Two former environmental health inspectors for the city of San Francisco pleaded not guilty to multiple felonies for allegedly soliciting bribes from local restaurants in exchange for food safety certifications.
Ajamu Stewart, 54, and Clifton Sanders, 41, both food safety inspectors for the city’s Department of Public Health, were responsible for inspecting restaurants. One of their duties was to enforce a requirement that each business employ someone who possesses a current Food Safety Manager certificate, prosecutors said. Such certificates are issued by the city and require taking a test. But prosecutors allege that over the course of 18 months in 2007 and 2008, Stewart and Sanders allegedly solicited bribes — generally between $100 and $200 — in exchange for the certificates, then falsified documents to reflect that a proper test had been taken and passed to earn the certificate. The exams test knowledge of food storage temperatures, sanitation procedures and other standards, and prosecutors allege that the suspects would either help in filling out the tests or give part of the test orally.
Stewart was arrested on Dec. 5 and pleaded not guilty the next day to eight felony charges of bribery, falsification of public records and perjury. Sanders was arrested last Thursday and pleaded not guilty this afternoon to nine felony counts. Defense attorneys for both men declined to comment on the case after today’s hearing. At a news conference to announce the charges, District Attorney George Gascon called the alleged crimes “an abuse of discretion and abuse of power.” The case came to light after a restaurant employee reported the alleged bribery scheme to DPH, according to Richard Lee, the department’s director of environmental health regulatory programs. Public health officials notified the city attorney’s office, which later turned the case over to the district attorney.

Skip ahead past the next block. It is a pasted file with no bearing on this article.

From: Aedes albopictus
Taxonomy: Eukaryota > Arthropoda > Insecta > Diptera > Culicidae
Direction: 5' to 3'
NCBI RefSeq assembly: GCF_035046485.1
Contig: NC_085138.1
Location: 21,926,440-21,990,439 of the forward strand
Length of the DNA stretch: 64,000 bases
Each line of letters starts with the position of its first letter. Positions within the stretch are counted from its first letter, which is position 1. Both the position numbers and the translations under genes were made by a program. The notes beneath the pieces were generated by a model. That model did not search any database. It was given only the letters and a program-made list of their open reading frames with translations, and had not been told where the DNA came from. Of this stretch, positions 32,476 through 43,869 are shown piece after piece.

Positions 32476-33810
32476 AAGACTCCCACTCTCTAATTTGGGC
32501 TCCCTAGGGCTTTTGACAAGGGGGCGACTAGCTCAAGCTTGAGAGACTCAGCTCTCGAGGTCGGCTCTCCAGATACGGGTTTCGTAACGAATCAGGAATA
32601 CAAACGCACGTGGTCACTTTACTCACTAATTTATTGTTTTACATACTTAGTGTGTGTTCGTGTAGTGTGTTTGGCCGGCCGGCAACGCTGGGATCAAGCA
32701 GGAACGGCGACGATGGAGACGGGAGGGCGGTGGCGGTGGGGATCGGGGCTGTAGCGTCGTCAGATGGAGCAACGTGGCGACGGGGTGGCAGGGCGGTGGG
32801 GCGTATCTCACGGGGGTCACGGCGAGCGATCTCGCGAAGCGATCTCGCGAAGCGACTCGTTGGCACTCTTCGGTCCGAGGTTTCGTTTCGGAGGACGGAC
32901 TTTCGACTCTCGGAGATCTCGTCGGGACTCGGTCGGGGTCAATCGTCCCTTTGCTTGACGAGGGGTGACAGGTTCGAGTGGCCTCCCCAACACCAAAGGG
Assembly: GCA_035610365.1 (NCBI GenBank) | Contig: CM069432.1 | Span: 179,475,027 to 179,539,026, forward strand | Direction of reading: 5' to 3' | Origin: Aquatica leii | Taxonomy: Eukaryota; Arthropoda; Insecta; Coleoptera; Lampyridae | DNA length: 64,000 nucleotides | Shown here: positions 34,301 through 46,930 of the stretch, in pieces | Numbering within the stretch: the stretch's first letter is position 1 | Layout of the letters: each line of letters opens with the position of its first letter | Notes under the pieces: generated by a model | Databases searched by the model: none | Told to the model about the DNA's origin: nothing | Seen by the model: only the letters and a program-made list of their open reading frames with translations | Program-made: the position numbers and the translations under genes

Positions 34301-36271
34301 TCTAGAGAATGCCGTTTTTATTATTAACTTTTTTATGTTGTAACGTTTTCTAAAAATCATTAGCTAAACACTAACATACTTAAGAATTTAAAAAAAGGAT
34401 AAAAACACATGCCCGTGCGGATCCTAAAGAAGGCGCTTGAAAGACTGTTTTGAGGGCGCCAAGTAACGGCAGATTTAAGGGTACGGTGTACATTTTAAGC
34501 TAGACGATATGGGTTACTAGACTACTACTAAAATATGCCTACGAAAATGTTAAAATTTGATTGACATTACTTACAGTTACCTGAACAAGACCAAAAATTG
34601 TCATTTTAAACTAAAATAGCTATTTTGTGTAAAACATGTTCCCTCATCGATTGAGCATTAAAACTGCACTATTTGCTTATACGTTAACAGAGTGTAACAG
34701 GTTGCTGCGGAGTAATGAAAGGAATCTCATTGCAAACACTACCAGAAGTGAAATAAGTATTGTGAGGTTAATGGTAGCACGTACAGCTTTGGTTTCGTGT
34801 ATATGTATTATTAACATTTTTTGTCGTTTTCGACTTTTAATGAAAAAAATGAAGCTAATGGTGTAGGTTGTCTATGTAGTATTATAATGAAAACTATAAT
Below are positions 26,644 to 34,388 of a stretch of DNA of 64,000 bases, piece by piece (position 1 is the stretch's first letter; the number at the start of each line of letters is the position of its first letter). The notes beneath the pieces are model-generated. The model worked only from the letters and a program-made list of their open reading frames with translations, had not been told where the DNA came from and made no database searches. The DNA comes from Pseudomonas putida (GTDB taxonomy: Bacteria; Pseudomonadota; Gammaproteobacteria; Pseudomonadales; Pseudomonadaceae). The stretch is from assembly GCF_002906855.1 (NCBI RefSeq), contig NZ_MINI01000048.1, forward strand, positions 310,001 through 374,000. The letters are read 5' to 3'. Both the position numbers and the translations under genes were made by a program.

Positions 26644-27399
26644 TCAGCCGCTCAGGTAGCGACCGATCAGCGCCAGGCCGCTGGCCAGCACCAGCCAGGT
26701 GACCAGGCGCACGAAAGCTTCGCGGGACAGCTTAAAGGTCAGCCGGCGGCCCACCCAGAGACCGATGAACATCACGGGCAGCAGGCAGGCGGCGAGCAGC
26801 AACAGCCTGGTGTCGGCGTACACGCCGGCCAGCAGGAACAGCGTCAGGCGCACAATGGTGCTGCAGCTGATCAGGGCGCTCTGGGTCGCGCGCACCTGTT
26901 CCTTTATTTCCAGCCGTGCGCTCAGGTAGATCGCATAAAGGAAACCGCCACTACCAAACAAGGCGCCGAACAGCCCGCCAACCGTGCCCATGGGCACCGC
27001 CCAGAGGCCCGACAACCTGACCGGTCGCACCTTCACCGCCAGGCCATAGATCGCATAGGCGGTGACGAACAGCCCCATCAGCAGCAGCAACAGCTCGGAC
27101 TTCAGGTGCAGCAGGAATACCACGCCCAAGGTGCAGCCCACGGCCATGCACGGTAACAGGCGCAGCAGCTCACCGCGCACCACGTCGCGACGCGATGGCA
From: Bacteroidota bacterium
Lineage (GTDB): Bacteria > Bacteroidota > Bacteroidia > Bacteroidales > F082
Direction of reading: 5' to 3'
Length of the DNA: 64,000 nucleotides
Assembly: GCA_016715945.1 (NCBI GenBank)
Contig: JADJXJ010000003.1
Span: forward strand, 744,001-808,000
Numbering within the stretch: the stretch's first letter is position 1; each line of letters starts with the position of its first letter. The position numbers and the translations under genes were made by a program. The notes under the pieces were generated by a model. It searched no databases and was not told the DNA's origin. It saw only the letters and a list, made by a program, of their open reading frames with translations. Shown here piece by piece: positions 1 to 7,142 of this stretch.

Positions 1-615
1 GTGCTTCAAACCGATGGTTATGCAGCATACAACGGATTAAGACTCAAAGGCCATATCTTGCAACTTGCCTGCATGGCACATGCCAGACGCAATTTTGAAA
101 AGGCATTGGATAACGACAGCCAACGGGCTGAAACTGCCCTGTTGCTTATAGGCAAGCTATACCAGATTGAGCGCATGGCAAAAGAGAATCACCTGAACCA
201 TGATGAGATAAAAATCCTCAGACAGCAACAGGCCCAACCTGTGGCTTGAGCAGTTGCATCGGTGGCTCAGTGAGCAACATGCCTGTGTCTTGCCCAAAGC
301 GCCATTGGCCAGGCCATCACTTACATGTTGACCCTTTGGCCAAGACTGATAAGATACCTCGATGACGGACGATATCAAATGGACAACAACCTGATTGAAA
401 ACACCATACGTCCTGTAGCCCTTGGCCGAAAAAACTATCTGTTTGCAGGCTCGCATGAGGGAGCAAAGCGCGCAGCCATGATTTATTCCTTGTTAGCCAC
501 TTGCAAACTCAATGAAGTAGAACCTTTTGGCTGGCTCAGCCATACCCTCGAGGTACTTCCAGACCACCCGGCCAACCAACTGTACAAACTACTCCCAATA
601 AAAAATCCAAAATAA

City Attorney Dennis Herrera also spoke at today’s news conference. “It is of paramount importance that the public have confidence that the employees that are investigating and regulating food safety issues are carrying out their responsibilities with the highest degree of professionalism,” Herrera said. The city’s investigation revealed that hundreds of restaurant managers had been improperly certified, Lee said. Those certifications have been invalidated. Gascon said prosecutors decided against filing charges against some of the restaurant employees because “it became clear to us it would be a difficult criminal case to prove, and we believe the greater culpability here goes to the public employees.” He said, “We take public corruption very seriously … people that work for our government, they are held to a very high standard, and if they violate that high standard of trust, there will be consequences.”
Stewart and Sanders are both out of custody on $200,000 bail. They will return to court on Jan. 4 for a status hearing in the case.
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